After speculation and findings from local researchers, the state of Michigan has officially agreed to dispatch divers to a shipwreck site in Lake Michigan. Although there's no conclusive evidence yet, two divers believe that a wreck that they found there recently could be the remains of a famous lost French vessel.

That ship, Le Griffon, also known as "The Griffin," is thought to have disappeared in 1679 when commander Rene-Robert Sieur de La Salle led it into the Great Lakes. Divers Kevin Dykstra and Frederick Monroe discovered the wreck and are currently meeting with state officials on the potential future of the excavation effort. The Detroit Free Press reports that the state hopes to confirm the identity of the wreck this summer.

One of the archeologists involved with the project, Wayne Lusardi, told the source that he didn't actually believe this would turn out to be the Griffon, or even from the same century as that ship.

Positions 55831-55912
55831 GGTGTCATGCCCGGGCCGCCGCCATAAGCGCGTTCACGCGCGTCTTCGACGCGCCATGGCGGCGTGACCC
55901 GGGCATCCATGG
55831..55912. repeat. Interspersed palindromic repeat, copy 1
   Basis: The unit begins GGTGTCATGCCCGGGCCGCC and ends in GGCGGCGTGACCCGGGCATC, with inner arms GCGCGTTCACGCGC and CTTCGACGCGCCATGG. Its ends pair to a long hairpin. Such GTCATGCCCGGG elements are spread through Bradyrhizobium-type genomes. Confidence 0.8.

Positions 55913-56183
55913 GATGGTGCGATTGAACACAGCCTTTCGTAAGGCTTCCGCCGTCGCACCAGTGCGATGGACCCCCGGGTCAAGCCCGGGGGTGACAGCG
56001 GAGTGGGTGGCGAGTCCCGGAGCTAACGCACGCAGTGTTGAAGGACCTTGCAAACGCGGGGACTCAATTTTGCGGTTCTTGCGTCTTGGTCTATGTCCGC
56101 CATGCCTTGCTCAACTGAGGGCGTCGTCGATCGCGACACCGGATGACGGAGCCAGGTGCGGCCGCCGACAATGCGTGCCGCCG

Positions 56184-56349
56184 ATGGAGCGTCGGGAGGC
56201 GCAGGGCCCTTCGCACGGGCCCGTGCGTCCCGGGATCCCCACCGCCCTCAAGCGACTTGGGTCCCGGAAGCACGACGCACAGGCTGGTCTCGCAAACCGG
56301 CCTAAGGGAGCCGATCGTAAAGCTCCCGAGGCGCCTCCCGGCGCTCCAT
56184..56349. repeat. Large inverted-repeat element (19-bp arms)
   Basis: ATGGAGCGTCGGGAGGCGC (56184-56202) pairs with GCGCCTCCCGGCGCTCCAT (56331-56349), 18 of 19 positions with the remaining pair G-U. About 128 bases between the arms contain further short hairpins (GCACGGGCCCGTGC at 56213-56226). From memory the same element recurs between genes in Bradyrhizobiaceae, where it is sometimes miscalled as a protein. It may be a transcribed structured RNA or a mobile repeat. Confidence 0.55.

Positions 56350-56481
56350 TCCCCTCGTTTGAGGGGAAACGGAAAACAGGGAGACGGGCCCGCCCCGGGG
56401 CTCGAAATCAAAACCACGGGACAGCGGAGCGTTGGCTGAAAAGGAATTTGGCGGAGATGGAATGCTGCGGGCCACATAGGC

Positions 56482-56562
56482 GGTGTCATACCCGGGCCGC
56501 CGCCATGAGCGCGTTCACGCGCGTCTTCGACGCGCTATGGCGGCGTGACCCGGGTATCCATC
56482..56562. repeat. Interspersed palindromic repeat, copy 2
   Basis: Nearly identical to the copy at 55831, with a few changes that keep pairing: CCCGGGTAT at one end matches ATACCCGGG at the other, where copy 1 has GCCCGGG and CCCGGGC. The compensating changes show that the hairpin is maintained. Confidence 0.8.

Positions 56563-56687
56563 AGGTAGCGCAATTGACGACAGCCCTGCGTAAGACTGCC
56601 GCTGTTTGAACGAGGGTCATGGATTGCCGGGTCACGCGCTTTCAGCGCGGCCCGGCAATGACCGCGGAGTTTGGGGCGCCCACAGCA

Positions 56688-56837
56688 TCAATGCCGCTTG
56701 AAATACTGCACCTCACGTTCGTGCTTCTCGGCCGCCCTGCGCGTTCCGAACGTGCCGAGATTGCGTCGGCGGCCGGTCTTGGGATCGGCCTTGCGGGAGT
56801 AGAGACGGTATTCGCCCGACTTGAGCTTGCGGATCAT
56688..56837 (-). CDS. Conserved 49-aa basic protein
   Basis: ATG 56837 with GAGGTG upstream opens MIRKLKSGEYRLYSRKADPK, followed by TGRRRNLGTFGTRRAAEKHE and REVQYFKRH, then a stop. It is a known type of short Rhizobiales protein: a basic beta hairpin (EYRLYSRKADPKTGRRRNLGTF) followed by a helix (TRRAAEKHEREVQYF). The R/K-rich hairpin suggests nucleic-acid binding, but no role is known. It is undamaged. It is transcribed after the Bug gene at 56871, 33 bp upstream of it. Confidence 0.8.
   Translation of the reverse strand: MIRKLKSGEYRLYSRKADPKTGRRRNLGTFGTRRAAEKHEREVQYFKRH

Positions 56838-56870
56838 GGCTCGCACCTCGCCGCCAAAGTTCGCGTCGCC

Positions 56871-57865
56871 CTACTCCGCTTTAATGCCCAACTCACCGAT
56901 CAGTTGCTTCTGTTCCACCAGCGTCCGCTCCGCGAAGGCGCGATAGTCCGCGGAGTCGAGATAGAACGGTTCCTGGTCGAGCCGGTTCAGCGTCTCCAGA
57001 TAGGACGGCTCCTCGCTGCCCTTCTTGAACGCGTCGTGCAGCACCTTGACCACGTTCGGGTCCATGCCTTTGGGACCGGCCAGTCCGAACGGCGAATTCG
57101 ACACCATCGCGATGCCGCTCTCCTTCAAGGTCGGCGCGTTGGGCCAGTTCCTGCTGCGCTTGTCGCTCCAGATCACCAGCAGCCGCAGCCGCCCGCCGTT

"Based on some of the objects that are visible in the photos, and based on the description of the wreck by the discoverers, suggest strongly that it is not the Griffon, but rather a 19th, early 20th Century vessel," he said.

The original divers have presented video evidence of the discovery to help support their claims, and the site has also yielded bits of wood and metal that could have originated from the ship. According to MLive Muskegon Chronicle, one of the artifacts Monroe and Dykstra discovered even resembles a possible wooden Griffin figurehead.

Providing proper commercial diving insurance for the crew involved in an expedition to risky shipwreck territory prepares organizations for possible dangers and gives operators a sense that they can dispatch experienced professionals without fear.

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